National braces for Pike River backlash

ANDREA VANCE
Last updated 05:00 04/11/2012

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OPINION: John Key will need all his political nous this week.

Tomorrow, after deliberations in Cabinet, Justice Minister Judith Collins is set to announce the way forward for the MMP review. Indications are the Government is likely to kick it for touch for a bit while it goes in search of "consensus". Which is just a neat little trick while it finds a way to backtrack on the National Party's defence of the 5 per cent threshold. Dropping to 4 per cent gives potential coalition partner the Conservative Party a much better shot in 2014.

So that's one pending conundrum dealt to. The other could cause the Government much bigger problems: the imminent public release of the findings of the Pike River Commission of Inquiry.

It is inevitable that Pike River Coal and its management will get a flogging for negligence. Criminal charges will surely follow. But National is also unlikely to get off lightly - there is little doubt that red-tape cutting contributed to the worst industrial disaster in living memory.

Last year, expert witness after expert witness in front of the commission painted a damning picture of lax safety practices which developed once the National Government of the 1990s left the industry to its own devices.

As grieving relatives, unions and opposition MPs clamoured for change, Labour Minister Kate Wilkinson resisted.

A U-turn eventually came in the form of a high hazards unit and a doubling of the number of mine inspectors. It looked very much like an admission that the Pike River disaster might not have occurred if the inspectorates hadn't been abolished.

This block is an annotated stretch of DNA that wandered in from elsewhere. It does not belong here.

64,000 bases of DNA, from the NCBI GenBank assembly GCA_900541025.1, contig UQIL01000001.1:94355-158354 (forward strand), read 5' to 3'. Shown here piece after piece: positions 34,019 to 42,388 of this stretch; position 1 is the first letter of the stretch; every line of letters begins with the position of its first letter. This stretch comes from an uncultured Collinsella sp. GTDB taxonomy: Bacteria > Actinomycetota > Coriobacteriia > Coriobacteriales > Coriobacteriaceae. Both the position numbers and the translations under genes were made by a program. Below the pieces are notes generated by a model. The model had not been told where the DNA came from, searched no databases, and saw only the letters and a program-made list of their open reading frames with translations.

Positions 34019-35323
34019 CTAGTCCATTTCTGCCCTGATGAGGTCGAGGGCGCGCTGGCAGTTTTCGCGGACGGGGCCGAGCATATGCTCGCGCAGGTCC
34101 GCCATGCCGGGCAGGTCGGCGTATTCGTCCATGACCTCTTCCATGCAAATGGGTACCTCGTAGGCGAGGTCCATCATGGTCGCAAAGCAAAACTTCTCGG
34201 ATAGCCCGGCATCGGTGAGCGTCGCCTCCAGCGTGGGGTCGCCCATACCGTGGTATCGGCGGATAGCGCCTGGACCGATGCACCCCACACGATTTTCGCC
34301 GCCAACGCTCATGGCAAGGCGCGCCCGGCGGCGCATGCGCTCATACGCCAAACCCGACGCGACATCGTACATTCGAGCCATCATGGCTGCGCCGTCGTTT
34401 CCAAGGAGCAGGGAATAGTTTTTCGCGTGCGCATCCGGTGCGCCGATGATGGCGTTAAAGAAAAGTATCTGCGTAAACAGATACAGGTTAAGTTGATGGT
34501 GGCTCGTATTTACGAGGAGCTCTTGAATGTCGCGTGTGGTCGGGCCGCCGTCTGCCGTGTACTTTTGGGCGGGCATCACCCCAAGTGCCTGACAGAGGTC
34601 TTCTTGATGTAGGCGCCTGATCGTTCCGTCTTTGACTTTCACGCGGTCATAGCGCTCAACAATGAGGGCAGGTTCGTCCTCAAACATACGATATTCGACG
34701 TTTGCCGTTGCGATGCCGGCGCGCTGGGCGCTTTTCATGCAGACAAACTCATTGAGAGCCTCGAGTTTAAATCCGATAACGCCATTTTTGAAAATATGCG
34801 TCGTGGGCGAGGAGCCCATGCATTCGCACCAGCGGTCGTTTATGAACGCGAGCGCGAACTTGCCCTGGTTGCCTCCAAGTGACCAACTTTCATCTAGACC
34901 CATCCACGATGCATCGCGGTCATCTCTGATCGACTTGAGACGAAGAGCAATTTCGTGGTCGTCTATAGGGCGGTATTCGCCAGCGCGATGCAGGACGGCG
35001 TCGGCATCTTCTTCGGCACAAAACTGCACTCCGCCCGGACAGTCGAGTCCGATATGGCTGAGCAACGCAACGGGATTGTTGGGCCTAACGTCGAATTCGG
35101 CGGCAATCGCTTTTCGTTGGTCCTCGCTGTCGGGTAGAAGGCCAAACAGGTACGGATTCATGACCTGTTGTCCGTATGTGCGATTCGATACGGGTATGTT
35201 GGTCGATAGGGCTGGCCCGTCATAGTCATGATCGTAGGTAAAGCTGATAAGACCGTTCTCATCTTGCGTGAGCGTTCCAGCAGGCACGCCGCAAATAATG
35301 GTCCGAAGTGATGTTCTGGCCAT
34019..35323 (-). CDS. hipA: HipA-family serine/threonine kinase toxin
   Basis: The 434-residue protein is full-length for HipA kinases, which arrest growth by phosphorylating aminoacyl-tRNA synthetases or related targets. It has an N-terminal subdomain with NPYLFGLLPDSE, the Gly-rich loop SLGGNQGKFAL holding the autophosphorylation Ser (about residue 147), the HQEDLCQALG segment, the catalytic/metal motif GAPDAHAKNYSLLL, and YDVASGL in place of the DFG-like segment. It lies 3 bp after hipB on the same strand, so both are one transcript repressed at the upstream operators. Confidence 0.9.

The commission is likely to conclude the regulatory environment still falls short, especially when compared to Australia.

The prime minister's stocks rose sky high in the weeks following the disaster. But almost two years on from the death of the 29 miners, their families feel betrayed. They heard him promise to recover the remains - anything other than that will be a bitter disappointment, whatever the commission concludes.

The Government appears to be resigned to the fact it can't satisfy the miners' families. That Key will not return to Greymouth for the release speaks volumes.

However, the PM is less Eeyorish and more Tiggerish than in recent weeks.

The spying row has fizzled out for a bit, and with its annual conference fast approaching, Labour will be more preoccupied with navel-gazing.

Providing the commission's recommendations aren't too outrageous, National will be inclined to adopt them as Key rolls with the punches.

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